If you have high blood pressure, high cholesterol, or a history of heart problems, you have a higher risk of heart attack and stroke. You can lower your risk by making this small change -- at each meal, choose foods that are healthy for your heart.
Don’t make a list of foods you “shouldn’t” eat -- the focus of most diets. Instead, increase your motivation by choosing a positive perspective. Each time you eat one of these healthier foods, remind yourself – with each bite, you’re lowering your chance of having a heart attack or stroke.
Eat more vegetables, fruits, and whole grains. The dietary fiber in these foods helps lower “bad” LDL cholesterol -- one of the main contributors to heart attack and stroke. Put these on your plate with every meal to reach these daily amounts: At least 5 cups of fruits and vegetables and three 1-ounce servings of whole grains a day.
Eat more legumes (beans), seeds, and nuts. Your weekly target: 4 servings of either nuts, seeds, or legumes such as black beans, garbanzos or lentils.
Put healthier fats to work for you.
- Cook with oils high in healthy, unsaturated fats, such as canola, olive, and peanut oils. These oils are less likely than butter or lard to clog your arteries.
- Use plant stanols or sterols found in fortified margarines, salad dressings, and yogurt. (Check the labels.) These plant compounds help lower “bad” LDL cholesterol.
- Eat fish that are high in omega-3 fatty acids, including albacore tuna, salmon, or sardines. This fat is a powerful defender against heart attack and stroke. Omega-3s seem to lower triglycerides, fight plaque in your arteries, lower blood pressure, and reduce your risk of abnormal heart rhythms.
Eat lean, unprocessed protein. Make fish and chicken your mainstays. They help lower your chance of a heart attack and stroke, while red meats (beef, pork, and lamb) increase your risk. The American Heart Association suggests you eat at least two 3.5-ounce servings of fish a week. Tofu and soy protein are also lean sources of protein – and not just for vegetarians anymore.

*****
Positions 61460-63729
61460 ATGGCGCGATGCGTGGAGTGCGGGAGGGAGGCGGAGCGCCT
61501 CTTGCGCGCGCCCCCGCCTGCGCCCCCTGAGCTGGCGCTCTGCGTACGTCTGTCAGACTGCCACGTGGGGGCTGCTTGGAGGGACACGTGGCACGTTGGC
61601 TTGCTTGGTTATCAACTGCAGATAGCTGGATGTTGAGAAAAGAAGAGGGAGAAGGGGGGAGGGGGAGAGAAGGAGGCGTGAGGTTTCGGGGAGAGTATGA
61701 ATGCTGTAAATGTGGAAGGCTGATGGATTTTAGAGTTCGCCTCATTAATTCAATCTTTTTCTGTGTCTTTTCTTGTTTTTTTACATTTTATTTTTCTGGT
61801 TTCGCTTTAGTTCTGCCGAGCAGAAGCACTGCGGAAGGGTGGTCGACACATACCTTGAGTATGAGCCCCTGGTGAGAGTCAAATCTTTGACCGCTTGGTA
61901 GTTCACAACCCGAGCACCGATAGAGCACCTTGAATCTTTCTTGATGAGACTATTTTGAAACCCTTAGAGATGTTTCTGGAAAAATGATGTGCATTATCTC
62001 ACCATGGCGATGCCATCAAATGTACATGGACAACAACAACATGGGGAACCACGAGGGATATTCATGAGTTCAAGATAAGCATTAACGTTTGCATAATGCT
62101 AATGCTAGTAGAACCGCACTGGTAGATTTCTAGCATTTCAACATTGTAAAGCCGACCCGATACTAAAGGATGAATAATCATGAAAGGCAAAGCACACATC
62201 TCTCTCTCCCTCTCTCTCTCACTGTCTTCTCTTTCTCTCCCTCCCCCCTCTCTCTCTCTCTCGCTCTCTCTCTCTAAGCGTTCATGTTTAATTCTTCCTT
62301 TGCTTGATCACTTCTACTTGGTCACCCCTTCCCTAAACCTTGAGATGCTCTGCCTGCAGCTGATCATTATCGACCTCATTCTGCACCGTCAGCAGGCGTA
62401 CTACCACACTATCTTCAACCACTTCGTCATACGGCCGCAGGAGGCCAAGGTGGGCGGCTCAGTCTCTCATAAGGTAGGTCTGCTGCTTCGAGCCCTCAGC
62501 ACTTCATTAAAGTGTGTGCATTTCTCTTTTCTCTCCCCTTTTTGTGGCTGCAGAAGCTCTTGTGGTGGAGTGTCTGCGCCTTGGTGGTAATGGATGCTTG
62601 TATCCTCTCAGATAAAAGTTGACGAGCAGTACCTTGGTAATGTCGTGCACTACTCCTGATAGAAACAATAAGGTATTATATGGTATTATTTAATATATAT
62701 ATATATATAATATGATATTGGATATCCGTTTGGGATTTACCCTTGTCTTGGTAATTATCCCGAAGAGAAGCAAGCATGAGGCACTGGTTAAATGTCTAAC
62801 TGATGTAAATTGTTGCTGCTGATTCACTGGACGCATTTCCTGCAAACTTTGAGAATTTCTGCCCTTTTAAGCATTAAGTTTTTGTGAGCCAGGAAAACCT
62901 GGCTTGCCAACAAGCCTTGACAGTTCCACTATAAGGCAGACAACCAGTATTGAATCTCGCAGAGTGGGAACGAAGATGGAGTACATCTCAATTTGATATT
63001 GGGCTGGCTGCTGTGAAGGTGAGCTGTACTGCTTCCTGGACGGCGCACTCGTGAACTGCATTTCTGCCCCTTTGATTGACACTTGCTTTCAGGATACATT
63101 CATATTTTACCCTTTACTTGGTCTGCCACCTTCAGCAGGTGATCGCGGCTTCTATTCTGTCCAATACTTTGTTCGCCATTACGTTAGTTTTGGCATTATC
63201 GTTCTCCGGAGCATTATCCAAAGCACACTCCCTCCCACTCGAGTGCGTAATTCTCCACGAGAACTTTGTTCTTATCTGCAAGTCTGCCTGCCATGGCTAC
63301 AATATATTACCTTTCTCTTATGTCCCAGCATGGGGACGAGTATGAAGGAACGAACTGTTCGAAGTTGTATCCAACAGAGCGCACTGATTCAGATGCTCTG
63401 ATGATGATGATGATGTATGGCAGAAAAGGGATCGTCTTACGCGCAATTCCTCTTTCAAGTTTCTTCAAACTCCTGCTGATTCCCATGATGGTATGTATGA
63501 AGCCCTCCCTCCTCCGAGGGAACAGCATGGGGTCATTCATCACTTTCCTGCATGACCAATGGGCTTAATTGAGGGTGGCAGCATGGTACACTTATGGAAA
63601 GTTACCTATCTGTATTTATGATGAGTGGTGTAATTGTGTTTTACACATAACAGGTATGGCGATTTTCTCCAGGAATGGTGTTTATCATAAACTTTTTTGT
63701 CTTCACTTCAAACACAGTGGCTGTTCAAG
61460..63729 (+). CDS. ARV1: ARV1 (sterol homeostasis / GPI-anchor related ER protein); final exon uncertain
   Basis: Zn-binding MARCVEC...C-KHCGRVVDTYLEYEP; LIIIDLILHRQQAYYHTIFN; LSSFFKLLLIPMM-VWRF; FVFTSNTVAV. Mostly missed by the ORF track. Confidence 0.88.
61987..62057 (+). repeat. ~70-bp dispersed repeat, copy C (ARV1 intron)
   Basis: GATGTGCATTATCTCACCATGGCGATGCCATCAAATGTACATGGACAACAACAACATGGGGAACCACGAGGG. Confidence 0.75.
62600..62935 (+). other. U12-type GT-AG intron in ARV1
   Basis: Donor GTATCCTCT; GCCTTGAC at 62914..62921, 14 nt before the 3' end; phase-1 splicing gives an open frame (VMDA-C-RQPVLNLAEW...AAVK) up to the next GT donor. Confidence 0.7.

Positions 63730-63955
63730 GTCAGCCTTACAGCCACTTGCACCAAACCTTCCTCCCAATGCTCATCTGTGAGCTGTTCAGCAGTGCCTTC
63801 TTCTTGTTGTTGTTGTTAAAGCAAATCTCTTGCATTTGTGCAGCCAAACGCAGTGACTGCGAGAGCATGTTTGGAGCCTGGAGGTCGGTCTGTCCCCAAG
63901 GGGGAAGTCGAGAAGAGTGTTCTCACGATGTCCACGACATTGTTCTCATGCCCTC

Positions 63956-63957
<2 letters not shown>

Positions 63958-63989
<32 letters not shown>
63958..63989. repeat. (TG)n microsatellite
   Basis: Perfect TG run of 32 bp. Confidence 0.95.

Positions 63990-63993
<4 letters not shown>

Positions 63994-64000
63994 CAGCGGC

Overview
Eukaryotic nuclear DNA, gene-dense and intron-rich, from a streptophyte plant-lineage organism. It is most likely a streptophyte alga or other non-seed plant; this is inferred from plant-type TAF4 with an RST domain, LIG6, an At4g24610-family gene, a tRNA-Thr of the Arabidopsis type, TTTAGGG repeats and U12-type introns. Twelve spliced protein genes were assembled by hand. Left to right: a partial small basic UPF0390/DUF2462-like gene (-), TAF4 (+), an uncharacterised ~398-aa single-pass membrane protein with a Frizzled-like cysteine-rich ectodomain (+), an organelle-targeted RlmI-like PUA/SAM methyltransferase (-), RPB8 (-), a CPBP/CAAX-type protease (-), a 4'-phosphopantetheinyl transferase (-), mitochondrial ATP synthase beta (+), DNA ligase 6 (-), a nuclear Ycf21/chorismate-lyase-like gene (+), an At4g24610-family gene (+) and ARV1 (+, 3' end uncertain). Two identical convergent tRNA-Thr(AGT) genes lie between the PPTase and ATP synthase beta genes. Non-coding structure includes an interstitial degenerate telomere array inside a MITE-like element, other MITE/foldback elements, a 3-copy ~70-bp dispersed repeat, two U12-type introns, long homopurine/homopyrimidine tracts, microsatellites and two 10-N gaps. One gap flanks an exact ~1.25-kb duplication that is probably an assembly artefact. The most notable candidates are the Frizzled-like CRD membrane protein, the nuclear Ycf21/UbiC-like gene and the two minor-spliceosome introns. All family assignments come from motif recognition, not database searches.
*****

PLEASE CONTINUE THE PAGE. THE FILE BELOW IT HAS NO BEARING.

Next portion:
If you’re craving some type of processed meat -- bacon, deli meats, hot dogs, sausage, chicken nuggets, or jerky – limit those to no more than 2 servings a week.
Feed your body regularly. When you skip a meal, you’re more likely to overeat later. For some people, eating 5 to 6 mini-meals works best to limit calories, help control blood sugars, and regulate metabolism. For others, 3 meals a day works better, since extra meals can trigger overeating. See which approach works for you.
Experiment with new flavors. Try using dried herbs and spices instead of salt, which can drive up your blood pressure. For chicken, try using rosemary, garlic, or sage. For fish, try dill or tarragon. Try vinegars – from balsamic to rice vinegar, to add zest to ho-hum food.
Exercise. Activity is good medicine. Exercise strengthens your heart, improves blood flow, raises "good" HDL cholesterol, and helps control blood sugar and body weight.
Add years to your life by quitting. No matter how many years you've been smoking, know this: Research shows that quitting works as well -- if not better -- than just about any heart drug available.Quitting now will lower your risk of death from heart disease by 33%.
Celebrate each pound you lose. Small steps help with obesity and heart health. Just dropping 5 or 10 pounds -- even if you're still technically overweight afterward -- will reduce your risk of having a heart attack or stroke by lowering your blood pressure, cholesterol, and blood sugar levels.